Sunday, January 23, 2011

Discovery #12

Pantha Du Prince - Black Noise (2010)

Driving, outside the window the world floats past. Beyond the glass you know that the air is cold, so cold it's hard to imagine the degree of shock as it hits your face. The grey day feels ancient, a longing that doesn't speak, time that won't tell you a thing. But it hardly matters because this moment is all the power left to help you transform into a blessed being. There's a softness that whistles in your ears and the pleasant aftertaste of life brings a smile to your face. Nothing could be better than the reality of this creative dance as it blossoms in your mind like spilled ink. It flows slowly until your heart is consumed with love. Oh my God, the heat that spreads out of that awareness is so damn exquisite that a light begins to grow and blot out all the shadows that were trying to creep inside. The splatter of muddy ice as it hits the windshield is the only thing that can bring you back to reality. This place, this drive, as the coldness settles in once again. It's okay, because a warm hand reaches over and squeezes a happy essence into your palm, a squishy beautiful pulse that is the heart of love, of the God of nurture. You can share that with the world, no matter how cold it is outside your window as the trees and the snow and the bleak mountains whisk away.

Beeswax - Andrew Bujalski (2009)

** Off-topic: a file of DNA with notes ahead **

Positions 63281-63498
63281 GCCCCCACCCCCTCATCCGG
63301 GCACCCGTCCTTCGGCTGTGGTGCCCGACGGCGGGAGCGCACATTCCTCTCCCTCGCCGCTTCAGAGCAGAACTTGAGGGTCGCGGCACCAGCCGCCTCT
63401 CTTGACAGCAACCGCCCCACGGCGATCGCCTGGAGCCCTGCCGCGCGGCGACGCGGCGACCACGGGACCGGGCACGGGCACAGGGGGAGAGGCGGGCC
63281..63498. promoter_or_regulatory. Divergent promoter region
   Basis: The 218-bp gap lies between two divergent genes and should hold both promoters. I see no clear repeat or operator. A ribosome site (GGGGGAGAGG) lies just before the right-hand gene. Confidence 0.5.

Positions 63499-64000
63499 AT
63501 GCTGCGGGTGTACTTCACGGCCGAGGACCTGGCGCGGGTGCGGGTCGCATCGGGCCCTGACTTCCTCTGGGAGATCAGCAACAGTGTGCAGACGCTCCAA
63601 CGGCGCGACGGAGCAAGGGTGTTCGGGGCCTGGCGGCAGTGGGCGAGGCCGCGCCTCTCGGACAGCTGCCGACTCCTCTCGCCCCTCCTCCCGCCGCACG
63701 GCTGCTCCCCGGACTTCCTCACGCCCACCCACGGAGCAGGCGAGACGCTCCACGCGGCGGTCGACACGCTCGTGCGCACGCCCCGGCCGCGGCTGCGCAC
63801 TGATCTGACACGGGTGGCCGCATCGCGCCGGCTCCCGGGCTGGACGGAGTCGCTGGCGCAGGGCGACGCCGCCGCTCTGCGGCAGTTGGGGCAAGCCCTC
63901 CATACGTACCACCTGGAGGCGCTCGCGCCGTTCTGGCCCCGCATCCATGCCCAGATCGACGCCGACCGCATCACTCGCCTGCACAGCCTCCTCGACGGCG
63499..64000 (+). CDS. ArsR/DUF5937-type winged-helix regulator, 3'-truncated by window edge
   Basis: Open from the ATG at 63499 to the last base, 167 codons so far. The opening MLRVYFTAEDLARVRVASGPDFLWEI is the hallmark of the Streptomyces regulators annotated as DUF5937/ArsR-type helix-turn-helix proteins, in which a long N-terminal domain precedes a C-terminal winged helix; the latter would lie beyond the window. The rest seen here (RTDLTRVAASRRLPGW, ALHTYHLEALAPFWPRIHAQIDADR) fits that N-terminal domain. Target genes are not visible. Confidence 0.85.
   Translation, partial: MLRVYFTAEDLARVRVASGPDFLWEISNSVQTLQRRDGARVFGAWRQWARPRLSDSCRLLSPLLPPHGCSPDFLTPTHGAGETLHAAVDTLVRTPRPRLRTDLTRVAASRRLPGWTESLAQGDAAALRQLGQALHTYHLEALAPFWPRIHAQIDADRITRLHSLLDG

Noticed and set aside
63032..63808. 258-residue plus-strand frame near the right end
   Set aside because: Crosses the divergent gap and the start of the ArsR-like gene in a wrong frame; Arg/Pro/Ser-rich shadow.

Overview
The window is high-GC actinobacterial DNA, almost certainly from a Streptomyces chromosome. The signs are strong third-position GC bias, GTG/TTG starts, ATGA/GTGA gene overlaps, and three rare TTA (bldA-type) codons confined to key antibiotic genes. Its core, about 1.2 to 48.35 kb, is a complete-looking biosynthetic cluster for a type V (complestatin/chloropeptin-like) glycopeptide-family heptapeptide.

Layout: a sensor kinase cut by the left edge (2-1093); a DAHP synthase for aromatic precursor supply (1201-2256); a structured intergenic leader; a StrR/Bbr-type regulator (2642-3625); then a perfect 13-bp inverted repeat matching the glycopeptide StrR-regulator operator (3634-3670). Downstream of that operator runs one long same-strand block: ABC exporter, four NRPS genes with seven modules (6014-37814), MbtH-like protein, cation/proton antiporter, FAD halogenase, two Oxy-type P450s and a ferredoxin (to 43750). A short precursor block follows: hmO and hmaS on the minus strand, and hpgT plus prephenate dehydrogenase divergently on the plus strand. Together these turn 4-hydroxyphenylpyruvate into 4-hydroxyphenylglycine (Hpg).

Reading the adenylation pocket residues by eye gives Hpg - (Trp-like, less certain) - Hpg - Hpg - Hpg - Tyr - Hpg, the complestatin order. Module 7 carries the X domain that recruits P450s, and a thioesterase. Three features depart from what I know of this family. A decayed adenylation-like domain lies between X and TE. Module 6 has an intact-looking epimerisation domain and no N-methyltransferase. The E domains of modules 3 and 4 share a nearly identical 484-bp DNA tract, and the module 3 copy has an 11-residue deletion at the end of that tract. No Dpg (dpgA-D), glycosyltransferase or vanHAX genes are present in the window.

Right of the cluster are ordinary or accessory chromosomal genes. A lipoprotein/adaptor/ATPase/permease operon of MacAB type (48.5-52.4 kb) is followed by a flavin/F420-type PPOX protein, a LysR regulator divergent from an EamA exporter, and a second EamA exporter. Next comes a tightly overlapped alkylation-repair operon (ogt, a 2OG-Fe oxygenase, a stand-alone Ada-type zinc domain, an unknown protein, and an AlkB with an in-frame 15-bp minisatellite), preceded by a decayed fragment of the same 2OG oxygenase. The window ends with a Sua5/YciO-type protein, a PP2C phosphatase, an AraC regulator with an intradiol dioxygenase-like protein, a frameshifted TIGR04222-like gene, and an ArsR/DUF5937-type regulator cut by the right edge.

I'm a big fan of movies that are about human connections, without all of the preaching boredom that diminsihes the reality of that connection. Isn't it strange that we've come to expect all of the manipulative bullshit from a rom-com and every second of that BS truly detroys any sentimentality we might cherish in our own hearts? We give up the power that we have to imagine a beautiful human interaction beacuse of the despicable art of squeezing a dollar out of a dime. I despise nothing more than that facade that comes across our screens in Julia Roberts format. Andrew Bujalski doesn't care about any of that shit and he's one of my heroes because fo it. He gives us a stroll down the sweet avenues of our lives without any of the pretense garnered for studio acclaim. His movies are about real people who are simply dealing with their lives...and it's interesting! Because I know that so many others try to make these down to earth films and after twenty minutes we're ready to shoot our teevee. But Beeswax isn't like that. It's just cool and sweet and lovely. It's about two twin sisters who are dealing with various struggles in life as they've reached the age where they're now considered grown up. One, Jeannie, owns a second-hand store and is having some issues with her business partner. She is paraplegic but Bujalski never uses her disability as some heavy-handed prop so that we'll truly understand the greater burden of her life. No, it just happens to be the reality of her existence and that's it. Her sister Lauren is trying to decide if she should take an opportunituy to go to Kenya to teach English, which seems like the best option for her life at the moment. The two of them live together and share their lives as they probably would in real life. They stumble through relationships and deal with monetary issues and family dynamics and simply travel through their days just like the rest of us. It's very quirky and honest and just the type of movie I would love to make.

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